Vous trouverez, ci-dessous, un billet publié par Richard Leblanc* sur son blogue Governance Gateway. L’auteur a interrogé un nombre important d’acteurs de la scène de la gouvernance (investisseurs activistes, gestionnaires de fonds privés, administrateurs, CEO) et a tenu compte des points de vue émis par plusieurs groupes d’experts dans le domaine :
« Advisory work with regulators; assessments of leading boards; expertwitness work; academic and practitioner literature; current and emerging regulations; director conferences and webinars; lectures the author has delivered to the Institute of Corporate Directors and Directors College in Canada; discussions in the author’s LinkedIn group, Board and Advisors; and research being conducted with the author and Henry D. Wolfe on building high performance public company boards ».
Il s’agit d’une proposition de changement à trois niveaux :
(1) Renforcement du rôle du C.A. en matière de création de valeur;
(2) Imputabilité de la direction envers le C.A.;
(3) Imputabilité du C.A. envers les actionnaires.
L’auteur nous indique que l’article sera bientôt publié dans International Journal of Disclosure and Governance sous le titre Forty Proposals to Strengthen: the Public Company Board of Director’s Role in Value Creation; Management Accountability to the Board; and Board Accountability to Shareholders
Je vous invite à consulter cette liste afin d’avoir un aperçu des types de changements proposés. Vos commentaires sont toujours les bienvenus. Bonne lecture.
I. Increase Board Engagement, Expertise and Incentives to Focus on Value Creation
Reduce the size of the Board.
Increase the frequency of Board meetings.
Limit Director overboardedness.
Limit Chair of the Board overboardedness.
Increase Director work time.
Increase the Board Chair’s role in the value creation process.
Focus the majority of Board time on value creation and company performance.
Increase Director roles and responsibilities relative to value creation.
Increase Director compensation, and match incentive compensation to long-term value creation and individual performance.
Enable Director access to information and reporting Management.
Enable Director and Board access to expertise to inform value creation as needed.
Require active investing in the Company by Directors.
Select Directors who can contribute directly to value creation.
Revise the Board’s committee structure to address value creation.
Hold Management to account.
Disclose individual Director areas of expertise directly related to value creation.
Increase Board engagement focused on value creation.
Establish and fund an independent Office of the Chairman.
Limit Board homogeneity and groupthink.
II. Increase Director Independence from Management and Management Accountability to the Board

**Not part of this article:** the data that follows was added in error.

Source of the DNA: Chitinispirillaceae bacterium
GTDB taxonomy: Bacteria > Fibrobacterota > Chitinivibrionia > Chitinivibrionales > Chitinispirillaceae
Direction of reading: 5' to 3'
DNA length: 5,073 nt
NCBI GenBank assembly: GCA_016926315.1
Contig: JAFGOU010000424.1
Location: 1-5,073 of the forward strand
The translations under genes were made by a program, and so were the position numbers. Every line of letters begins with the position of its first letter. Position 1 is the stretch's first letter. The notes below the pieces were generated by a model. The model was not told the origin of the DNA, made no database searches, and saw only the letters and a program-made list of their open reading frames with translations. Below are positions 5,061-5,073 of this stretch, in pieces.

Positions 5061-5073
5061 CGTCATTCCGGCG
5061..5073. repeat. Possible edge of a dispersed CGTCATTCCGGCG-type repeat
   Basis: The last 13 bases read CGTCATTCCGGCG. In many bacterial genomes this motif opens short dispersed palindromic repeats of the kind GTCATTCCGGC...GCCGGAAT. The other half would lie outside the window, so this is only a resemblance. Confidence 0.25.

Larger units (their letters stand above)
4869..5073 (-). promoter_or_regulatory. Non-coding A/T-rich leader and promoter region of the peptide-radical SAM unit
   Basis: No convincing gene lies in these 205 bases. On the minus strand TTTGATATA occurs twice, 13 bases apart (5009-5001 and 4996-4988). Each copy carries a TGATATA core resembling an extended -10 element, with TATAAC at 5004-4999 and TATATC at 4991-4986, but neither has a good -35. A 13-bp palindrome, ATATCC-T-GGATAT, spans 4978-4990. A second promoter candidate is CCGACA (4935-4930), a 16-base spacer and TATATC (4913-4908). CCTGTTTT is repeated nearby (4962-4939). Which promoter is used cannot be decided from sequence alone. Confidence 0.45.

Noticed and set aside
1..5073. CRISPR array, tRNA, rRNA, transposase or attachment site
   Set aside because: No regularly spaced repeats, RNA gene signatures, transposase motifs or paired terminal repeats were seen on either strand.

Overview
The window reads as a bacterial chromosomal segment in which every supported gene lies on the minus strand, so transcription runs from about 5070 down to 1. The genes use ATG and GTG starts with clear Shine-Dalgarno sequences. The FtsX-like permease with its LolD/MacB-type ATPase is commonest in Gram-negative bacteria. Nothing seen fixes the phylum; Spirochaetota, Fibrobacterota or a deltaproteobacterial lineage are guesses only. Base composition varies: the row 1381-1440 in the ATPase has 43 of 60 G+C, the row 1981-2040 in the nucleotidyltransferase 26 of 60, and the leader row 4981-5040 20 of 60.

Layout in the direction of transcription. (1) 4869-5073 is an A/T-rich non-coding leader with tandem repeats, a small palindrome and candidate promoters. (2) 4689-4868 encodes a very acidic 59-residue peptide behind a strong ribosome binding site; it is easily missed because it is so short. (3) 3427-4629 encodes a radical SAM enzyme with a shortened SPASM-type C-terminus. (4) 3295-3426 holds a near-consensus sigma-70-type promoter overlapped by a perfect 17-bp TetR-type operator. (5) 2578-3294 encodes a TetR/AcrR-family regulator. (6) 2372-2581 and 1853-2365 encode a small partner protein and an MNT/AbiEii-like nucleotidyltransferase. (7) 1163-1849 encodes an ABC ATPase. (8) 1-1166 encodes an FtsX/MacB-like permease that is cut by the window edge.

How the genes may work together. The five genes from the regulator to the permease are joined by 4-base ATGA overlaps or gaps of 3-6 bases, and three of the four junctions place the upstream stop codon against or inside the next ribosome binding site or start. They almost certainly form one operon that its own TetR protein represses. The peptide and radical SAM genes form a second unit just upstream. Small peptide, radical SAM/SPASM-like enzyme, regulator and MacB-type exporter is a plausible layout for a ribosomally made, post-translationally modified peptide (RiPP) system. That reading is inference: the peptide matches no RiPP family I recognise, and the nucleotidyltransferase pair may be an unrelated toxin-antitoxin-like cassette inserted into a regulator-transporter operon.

Increase objective Director and advisory independence.
Limit Director interlocks.
Limit over-tenured Directors.
Limit potential Management capture and social relatedness of Directors.
Decrease undue Management influence on Director selection.
Decrease undue Management influence on Board Chair selection.
Increase objective independence of governance assurance providers.
Limit management control of board protocols.
Address fully perceived conflicts of interest.
Establish independent oversight functions reporting directly to Committees of the Board to support compliance oversight.
Match Management compensation with longer-term value creation, corporate performance and risk management.
III. Increase Director Accountability to Shareholders
The Board Chair and Committee Chairs shall communicate face-to-face and visit regularly with major Shareholders.
Communicate the value creation plan to Shareholders.
Implement integrated, longer-term reporting focused on sustained value creation that includes non-financial performance and investment.
Implement independent and transparent Director performance reviews with Shareholder input linked to re-nomination.
Each Director, each year, shall receive a majority of Shareholder votes cast to continue serving as a Director.
Make it easier for Shareholders to propose and replace Directors.
Limit any undue Management influence on Board – Shareholder communication.
Limit Shareholder barriers to the governance process that can be reasonably seen to promote Board or Management entrenchment.
* Richard W. Leblanc, Associate Professor, Law, Governance & Ethics, Faculty of Liberal Arts & Professional Studies, of the Bar of Ontario; Summer Faculty 2013 (MGMT S-5018 Corporate Governance) at Harvard University; Faculty at the Directors College; and Research Fellow and Advisory Board Member, Institute for Excellence in Corporate Governance, University of Texas at Dallas, Naveen Jindal School of Management.